RR: I think to his eyes I was no more than (part of) a caseload. I was his 30th client that morning and it was only like 10:30. 

TCR: When you were incarcerated, did you come across other people who had similar stories? 

RR: Yes, eventually. I started going to the law library and studying law on my own, and I started encountering people with similar situations of misrepresentation. And then, once I become a paralegal and started working on other inmates’ cases, helping with research and writing, I started seeing little patterns of how attorneys will overwhelm you.  

The prosecutor had so many resources available to them, their office was well funded and well staffed, and the public defender had no resources at all. Their office was understaffed and they were very underfunded. It was such an imbalance to the adversarial process that it was only inevitable that most of the people who wound up in prison were either not guilty or pleaded guilty to some lesser crime that they didn’t commit, just to keep the wheels of progress spinning in the courtroom. 

TCR: What happened when you tried to reverse your plea? 

RR: Once I discovered that the plea agreement wasn’t being honored by the parole board or the State Prison Classification Department, I started to withdraw the guilty plea … also because I kept telling them I’m not guilty, I’m innocent. But they started going by the police report and whatever the police report described as my offense, which was the arrest for the kidnap and the sexual assault. So they automatically put that the circumstances of the conviction in my record—which was not true, because the sexual assault had been dismissed and the kidnap, as per the plea agreement, was downgraded to second degree; and the judge put on the record that no harm came to anyone. But once I got in the prison system, all of those factors went out the window.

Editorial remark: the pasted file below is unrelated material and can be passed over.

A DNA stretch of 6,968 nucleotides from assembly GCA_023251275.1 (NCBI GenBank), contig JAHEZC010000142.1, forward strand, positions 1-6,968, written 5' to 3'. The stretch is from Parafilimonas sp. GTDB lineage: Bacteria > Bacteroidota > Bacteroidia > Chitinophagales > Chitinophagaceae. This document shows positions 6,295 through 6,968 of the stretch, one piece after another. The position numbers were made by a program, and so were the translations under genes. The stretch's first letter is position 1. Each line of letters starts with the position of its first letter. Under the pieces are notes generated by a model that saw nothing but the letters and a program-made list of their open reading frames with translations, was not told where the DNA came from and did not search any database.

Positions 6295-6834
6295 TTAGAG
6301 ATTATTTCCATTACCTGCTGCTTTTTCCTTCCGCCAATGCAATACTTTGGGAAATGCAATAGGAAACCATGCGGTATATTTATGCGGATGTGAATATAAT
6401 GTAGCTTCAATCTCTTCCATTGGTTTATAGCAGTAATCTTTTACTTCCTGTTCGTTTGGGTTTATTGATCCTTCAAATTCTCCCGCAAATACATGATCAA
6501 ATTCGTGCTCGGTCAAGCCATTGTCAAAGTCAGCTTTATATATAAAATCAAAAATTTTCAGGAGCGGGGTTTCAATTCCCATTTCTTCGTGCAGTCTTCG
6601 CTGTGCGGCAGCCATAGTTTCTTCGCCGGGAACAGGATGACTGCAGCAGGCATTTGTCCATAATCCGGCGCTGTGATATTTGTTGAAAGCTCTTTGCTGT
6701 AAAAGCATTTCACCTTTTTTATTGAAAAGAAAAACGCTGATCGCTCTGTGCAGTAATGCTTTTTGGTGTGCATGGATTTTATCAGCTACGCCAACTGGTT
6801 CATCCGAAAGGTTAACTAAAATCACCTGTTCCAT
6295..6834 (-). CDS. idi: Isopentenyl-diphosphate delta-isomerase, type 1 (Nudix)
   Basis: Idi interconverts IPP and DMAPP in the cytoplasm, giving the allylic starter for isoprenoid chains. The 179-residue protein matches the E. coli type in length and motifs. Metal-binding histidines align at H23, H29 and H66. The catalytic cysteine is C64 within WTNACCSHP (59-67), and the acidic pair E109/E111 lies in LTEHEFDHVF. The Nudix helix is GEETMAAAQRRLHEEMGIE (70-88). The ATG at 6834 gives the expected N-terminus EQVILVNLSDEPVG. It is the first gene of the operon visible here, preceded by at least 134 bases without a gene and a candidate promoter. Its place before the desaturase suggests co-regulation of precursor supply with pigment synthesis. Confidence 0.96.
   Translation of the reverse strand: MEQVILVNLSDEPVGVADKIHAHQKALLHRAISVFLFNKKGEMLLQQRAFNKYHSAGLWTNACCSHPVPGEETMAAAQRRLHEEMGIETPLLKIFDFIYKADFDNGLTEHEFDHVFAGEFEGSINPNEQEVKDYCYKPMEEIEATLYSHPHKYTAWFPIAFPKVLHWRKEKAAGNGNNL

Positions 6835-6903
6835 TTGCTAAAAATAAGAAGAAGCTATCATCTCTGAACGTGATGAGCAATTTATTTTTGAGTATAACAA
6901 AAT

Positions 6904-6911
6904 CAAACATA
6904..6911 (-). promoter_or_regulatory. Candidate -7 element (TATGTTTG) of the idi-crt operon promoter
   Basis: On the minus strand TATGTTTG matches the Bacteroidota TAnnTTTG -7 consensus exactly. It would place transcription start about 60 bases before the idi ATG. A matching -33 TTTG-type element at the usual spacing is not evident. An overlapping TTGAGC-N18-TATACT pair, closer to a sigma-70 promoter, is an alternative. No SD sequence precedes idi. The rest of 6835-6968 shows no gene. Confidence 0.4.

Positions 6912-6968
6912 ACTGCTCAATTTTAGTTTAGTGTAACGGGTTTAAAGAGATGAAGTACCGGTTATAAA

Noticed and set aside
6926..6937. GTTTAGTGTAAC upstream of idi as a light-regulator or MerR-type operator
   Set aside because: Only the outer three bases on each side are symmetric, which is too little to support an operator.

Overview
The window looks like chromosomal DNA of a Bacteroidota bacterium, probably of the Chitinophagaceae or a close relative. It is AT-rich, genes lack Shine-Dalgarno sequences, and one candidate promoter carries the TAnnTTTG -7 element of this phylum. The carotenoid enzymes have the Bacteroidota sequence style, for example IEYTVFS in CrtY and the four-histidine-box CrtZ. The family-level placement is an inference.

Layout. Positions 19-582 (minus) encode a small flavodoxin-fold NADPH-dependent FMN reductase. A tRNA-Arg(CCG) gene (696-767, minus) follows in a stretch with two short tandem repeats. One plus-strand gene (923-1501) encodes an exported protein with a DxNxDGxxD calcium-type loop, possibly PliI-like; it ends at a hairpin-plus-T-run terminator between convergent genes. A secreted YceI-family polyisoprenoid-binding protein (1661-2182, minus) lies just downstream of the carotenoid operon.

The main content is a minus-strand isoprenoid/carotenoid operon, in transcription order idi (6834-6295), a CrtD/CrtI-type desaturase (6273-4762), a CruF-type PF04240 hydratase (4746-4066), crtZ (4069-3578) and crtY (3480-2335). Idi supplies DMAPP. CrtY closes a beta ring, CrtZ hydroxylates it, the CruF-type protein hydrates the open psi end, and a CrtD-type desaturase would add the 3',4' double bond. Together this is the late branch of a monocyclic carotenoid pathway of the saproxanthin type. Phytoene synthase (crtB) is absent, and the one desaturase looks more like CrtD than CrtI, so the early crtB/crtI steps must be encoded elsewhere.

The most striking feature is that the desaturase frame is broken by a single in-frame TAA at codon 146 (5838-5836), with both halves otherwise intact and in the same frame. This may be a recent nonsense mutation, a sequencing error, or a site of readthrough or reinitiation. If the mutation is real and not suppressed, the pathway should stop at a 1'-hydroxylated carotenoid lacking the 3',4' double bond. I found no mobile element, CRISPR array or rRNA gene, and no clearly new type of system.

TCR: What did it feel like to be freed after 17 years? 

RR:  It was impossible for me to have envisioned or calculated what I was going to encounter, not knowing that New Jersey was so strict on compensation. The law was changed in 2013. Gov. (Chris) Christie increased the amount to compensate those innocent or wrongfully convicted and proven to be innocent with DNA, but he wrote a clause in the statute that said if you contributed to your own guilt then you’re disqualified.  Meaning that even if your lawyer coerced you to plead guilty, you’re automatically disqualified from any compensation. So my lawyer put me in a position that automatically disqualified me from immediate compensation from the state, or else they would have had to give me money to help me readjust back into the community.